Procurement regimens to reduce ischemia reperfusion injury of vascular grafts

S. Abele-Ohl*, C. Heim, S. Eckl, M. Weyand, T. Stamminger, S. M. Ensminger

*Korrespondierende/r Autor/-in für diese Arbeit


Background: Ischemia reperfusion injury is an important nonimmunological factor contributing to the development of chronic rejection. The aim of this study was to compare different cell culture media in terms of vascular lesion formation after ischemia reperfusion injury. Methods: BALB/c aortic grafts were incubated in different cell media (endothelial cell growth, ECG, RPMI-1640 and Waymouth/Ham's F12) for various time spans (5, 6.5 and 8.5 h) at 37°C and implanted into syngeneic BALB/c recipients. On day 30 after implantation, histology, immunofluorescence and morphometric measurements were performed. Results: A total of 36 transplants were performed for this study with an overall survival rate of 72.2%. The most frequent complication was thrombosis of the aortic graft (n = 9) and there was one late death due to other courses. All the recipients with vascular grafts incubated in the ECG medium survived and showed no signs of intimal proliferation independent of the time of ischemia. Aortic grafts incubated in the RPMI medium resulted in a reduced recipient survival rate of 66.7% and grafts incubated in the Waymouth medium showed only a 50% survival by day 30. Analysis of the vascular morphology revealed moderate amounts of intimal proliferation within two aortic grafts in this group. CD31 staining revealed superior endothelial cell integrity after incubation with the ECG medium. Conclusions: Data from the current study suggest that under optimized conditions vascular grafts can be safely kept in tissue culture up to 8.5 h without significant ischemic damage. Differences in vascular integrity and animal survival depended mostly on the respective tissue culture medium used for the storage of the vessel.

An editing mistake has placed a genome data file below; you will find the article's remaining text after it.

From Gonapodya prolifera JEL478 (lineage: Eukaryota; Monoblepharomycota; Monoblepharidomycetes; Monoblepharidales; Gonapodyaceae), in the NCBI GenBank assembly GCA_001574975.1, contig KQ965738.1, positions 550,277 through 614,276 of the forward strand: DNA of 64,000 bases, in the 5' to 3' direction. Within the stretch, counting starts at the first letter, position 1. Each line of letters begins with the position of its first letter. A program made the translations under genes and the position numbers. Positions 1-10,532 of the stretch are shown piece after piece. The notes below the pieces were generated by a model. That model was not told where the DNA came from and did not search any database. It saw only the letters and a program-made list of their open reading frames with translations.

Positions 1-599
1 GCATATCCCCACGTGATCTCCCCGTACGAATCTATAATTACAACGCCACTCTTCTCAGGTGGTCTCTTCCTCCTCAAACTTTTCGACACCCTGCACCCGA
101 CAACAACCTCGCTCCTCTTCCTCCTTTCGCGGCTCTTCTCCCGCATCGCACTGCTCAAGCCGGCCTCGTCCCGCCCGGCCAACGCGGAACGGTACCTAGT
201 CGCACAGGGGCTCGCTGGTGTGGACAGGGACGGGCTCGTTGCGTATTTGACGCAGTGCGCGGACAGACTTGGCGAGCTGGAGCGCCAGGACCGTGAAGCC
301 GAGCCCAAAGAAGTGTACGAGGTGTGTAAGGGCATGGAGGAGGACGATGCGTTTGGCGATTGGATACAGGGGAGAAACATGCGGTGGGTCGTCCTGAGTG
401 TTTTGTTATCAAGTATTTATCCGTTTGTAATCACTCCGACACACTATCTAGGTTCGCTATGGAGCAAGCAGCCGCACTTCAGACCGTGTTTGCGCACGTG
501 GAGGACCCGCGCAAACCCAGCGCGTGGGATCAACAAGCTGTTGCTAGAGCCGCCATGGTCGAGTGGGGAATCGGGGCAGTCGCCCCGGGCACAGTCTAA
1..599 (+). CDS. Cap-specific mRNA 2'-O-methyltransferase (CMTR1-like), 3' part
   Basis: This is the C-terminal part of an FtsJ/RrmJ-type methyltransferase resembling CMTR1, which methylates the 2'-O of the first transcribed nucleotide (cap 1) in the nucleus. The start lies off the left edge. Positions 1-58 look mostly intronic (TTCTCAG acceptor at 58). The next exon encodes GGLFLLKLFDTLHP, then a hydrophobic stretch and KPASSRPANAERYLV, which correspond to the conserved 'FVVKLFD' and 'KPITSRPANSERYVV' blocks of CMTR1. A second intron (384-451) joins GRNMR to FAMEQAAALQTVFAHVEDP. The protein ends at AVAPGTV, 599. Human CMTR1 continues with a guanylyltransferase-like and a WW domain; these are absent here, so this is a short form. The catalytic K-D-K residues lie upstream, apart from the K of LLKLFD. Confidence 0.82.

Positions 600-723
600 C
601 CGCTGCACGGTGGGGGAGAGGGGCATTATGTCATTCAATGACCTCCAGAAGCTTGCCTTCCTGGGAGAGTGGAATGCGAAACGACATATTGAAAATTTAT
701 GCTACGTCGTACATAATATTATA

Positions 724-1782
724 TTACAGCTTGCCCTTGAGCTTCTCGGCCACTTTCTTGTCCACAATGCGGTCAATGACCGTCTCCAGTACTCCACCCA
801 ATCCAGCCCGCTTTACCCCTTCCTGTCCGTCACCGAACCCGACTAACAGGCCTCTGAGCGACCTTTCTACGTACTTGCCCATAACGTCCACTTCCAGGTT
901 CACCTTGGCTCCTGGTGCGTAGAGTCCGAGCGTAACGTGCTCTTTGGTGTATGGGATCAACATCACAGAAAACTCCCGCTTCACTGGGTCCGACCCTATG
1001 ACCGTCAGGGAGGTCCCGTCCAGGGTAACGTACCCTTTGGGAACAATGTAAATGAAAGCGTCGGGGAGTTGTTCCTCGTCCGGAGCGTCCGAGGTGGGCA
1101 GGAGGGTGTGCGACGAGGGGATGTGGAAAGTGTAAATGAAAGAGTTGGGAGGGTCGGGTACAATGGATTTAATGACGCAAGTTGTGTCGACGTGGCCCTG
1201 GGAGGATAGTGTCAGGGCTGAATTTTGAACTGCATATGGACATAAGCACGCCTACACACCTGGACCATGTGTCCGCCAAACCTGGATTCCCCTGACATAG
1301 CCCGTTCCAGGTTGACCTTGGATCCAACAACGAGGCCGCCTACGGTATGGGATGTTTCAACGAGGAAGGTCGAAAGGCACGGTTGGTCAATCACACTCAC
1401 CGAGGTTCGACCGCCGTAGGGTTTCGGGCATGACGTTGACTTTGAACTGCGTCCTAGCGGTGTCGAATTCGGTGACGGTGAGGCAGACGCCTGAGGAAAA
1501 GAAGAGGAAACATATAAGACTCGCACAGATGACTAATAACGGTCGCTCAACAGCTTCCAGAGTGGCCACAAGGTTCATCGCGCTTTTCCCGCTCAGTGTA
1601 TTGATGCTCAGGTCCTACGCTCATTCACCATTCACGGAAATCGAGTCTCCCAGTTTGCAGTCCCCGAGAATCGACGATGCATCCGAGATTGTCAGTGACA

ZeitschriftEuropean Surgical Research
Seiten (von - bis)80-87
PublikationsstatusVeröffentlicht - 10.2012


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